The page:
No Indians Allowed on Aboriginal Territory at Sun Peaks by Order of the Government of British Columbia

By McCreary, Tyler | Canadian Dimension, January-February 2005 | Go to article overview

No Indians Allowed on Aboriginal Territory at Sun Peaks by Order of the Government of British Columbia


McCreary, Tyler, Canadian Dimension


On September 22, 2004, the RCMP raided a First Nation camp on the golf course of the Sun Peaks Resort, near Kamloops, British Columbia, arresting three people and destroying the camp. Members of local Secwepemc (also known in English as Shuswap) communities had established the camp, called the Skwelkwek'welt Protection Centre in late August to oppose the continued development of Sun Peaks on the traditional territory of the Secwepemc, Neskonlith and Adams Lake bands. In removing the camp and arresting those Skwelkwekwelt defenders who refused to leave, the police were enforcing a provincial court injunction ordering local Aboriginal activists and their supporters off the mountain. These arrests represent just one instance in the ongoing repression of Secwepemc peoples fighting for their land and dignity; during the past six years of the conflict, 54 Skewelkwek'welt defenders have been arrested.

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In November, this continuing injustice was reinforced, as a B.C. Supreme Court judge dismissed the appeal of eight Aboriginal people convicted of public mischief and intimidation after setting up roadblocks in 2001. The judge, in accordance with other decisions by the courts, rejected that the Secwepemc possess a legal and traditional right, if not responsibility, to defend their territory.

The Secwepemc never relinquished this territory to either the provincial or federal governments by either land claim or treaty. Nevertheless, the provincial government granted a master lease for the mountains to Sun Peaks, a resort that presently encompasses three mountains and hosts over 3,600 skiable acres of terrain. The master lease exempts future developments from future environmental and social impact assessments. In return for installing ski lifts, fee-simple title is granted over base land. This base land can then be sold off in what a Sun Peaks press release calls a "sonic boom in real estate opportunities."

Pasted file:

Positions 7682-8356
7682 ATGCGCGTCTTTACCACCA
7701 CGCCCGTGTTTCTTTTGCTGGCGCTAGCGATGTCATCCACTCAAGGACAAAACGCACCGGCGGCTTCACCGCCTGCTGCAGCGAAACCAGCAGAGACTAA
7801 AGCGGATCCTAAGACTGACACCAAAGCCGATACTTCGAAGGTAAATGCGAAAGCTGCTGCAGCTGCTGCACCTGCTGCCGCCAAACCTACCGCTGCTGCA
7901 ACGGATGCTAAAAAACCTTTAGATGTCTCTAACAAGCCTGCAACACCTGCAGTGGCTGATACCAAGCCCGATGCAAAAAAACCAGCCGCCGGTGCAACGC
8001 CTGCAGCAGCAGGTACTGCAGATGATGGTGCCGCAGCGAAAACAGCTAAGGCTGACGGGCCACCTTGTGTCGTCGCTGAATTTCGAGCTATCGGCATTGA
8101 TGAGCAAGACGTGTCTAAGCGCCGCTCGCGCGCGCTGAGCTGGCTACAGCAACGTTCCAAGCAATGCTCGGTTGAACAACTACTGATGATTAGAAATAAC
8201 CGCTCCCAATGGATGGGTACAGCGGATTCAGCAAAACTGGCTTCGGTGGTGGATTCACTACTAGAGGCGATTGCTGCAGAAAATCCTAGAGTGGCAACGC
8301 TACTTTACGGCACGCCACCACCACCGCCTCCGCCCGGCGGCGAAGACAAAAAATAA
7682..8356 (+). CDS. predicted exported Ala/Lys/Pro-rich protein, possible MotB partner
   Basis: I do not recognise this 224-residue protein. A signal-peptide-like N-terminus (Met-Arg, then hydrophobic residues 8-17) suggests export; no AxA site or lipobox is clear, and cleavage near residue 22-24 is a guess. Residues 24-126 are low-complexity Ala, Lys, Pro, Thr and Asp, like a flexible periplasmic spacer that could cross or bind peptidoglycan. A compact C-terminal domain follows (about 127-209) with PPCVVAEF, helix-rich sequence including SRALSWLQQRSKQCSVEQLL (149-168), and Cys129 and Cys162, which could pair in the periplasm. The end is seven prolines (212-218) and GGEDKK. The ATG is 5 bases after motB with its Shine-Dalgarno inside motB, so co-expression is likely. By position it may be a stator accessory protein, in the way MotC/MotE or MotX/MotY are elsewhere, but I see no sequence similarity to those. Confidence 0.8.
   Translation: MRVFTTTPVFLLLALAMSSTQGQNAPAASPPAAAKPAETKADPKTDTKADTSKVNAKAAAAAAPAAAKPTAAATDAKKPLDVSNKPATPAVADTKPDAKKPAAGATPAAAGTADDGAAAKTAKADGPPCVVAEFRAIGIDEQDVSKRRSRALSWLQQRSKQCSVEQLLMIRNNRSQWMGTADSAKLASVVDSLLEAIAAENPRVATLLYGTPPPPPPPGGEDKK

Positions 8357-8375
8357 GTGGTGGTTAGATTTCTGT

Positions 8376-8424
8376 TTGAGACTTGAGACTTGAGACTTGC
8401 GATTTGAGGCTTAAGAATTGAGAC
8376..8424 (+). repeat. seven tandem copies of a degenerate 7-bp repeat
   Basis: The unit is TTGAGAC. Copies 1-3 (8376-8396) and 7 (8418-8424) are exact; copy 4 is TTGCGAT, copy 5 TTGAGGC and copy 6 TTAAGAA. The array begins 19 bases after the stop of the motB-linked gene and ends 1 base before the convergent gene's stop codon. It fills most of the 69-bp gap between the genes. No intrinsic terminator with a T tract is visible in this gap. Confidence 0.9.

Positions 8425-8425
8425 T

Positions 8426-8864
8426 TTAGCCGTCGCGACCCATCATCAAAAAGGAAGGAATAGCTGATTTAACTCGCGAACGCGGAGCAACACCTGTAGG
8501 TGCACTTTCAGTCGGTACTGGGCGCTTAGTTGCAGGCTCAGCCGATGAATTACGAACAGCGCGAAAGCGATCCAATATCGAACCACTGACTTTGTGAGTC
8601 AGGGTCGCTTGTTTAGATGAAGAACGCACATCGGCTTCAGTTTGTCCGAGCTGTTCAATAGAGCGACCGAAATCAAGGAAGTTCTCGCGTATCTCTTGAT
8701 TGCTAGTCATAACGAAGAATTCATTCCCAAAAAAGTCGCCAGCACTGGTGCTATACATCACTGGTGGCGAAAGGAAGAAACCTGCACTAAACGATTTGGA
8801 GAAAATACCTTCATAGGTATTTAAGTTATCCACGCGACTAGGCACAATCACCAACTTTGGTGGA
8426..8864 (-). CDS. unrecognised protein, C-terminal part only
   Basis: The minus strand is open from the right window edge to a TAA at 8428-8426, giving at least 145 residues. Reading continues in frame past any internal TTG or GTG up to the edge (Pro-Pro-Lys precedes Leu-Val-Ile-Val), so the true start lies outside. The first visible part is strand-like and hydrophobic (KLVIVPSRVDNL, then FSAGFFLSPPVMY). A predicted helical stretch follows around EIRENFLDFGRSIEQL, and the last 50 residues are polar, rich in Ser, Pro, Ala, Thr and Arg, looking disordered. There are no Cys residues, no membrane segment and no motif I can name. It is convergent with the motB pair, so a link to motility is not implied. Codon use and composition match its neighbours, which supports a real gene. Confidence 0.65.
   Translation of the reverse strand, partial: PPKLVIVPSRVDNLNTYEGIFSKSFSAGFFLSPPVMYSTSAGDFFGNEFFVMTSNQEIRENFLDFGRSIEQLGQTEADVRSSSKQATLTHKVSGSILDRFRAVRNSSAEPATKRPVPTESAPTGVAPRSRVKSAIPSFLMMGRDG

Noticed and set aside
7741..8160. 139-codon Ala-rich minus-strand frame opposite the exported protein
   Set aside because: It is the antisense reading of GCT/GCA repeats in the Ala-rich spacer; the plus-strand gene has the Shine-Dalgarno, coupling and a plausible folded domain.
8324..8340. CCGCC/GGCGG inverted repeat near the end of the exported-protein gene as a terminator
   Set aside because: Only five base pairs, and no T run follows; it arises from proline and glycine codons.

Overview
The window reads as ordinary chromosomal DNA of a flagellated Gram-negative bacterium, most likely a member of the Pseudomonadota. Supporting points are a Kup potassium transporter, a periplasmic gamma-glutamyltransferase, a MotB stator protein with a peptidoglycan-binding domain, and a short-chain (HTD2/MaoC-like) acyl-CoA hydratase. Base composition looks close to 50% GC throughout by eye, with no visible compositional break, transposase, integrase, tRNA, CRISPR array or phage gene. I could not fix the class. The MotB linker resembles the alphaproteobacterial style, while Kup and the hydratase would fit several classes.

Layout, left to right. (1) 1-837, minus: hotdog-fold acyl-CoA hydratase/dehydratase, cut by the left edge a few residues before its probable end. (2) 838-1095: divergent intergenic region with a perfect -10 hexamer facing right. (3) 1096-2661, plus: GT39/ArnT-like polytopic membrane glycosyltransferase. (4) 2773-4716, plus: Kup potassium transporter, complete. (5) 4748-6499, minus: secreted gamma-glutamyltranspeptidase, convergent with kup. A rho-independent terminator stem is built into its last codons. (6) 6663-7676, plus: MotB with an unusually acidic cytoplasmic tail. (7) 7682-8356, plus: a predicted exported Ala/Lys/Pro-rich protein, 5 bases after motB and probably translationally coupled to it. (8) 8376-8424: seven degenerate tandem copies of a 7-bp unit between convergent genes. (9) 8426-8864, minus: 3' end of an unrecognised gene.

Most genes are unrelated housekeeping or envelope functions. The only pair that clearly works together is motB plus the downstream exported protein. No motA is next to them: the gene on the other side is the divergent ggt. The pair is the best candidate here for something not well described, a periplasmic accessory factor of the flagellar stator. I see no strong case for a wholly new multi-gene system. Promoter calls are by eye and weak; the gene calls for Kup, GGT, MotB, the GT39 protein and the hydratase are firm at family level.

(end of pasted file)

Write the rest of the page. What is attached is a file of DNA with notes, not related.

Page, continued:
Undaunted by the provincial court's duplicity, Secwepemc activists remain committed to resist Sun Peaks' encroachment on their land in accordance with their own laws. According to spokesperson Niki Manuel, "As Secwepemc, [we] have a duty and an obligation to protect our land." Manuel, already a victim of state persecution, having been sentenced to 45 days jail time and one year probation for occupying the land in 2002, announced that despite "racist decisions and sentences, we will not be deterred from our duty to defend and protect our homeland. The land is our life and without it our future generations will become landless, leading the Secwepemc to cultural and spiritual extinction."

There is little evidence of this commitment waning. "This was the eighth Skwelkwek'welt Protection Centre. There will be a ninth. Our rights are here and we will continue to stand our ground," vowed Arthur Manuel.

Since purchasing the resort in 1992, Nippon Cable has vigorously pursued development. Previously simply a winter ski resort, the new management has redefined the resort as "an all-seasons destination." This has increased the human presence on the mountains and their related ecological disruption. The site now employs 1,100, and is home to 400 permanent residents. On-site accommodation has increased from 100 beds to over 5,800, and lift capacity has been increased to allow for the delivery of 8,000 people a day to the mountains.

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Sun Peaks is engaged in an extensive four-phase development plan, intending to further increase capacity to 20,000 beds. The B.C. government approved the $70-million first phase of the expansion (now completed), which cut ski runs on the previously undeveloped Mt. Morrisey. In 2002, Sun Peaks boasted of the $20-million "massive new 220 room Delta hotel" sitting in the midst of booming construction. This summer, in connection with Vancouver's Olympic bid, the government approved the second phase of development totaling $285 million, further damaging the hills with trails, roads, condominiums, lifts and snowmaking equipment.

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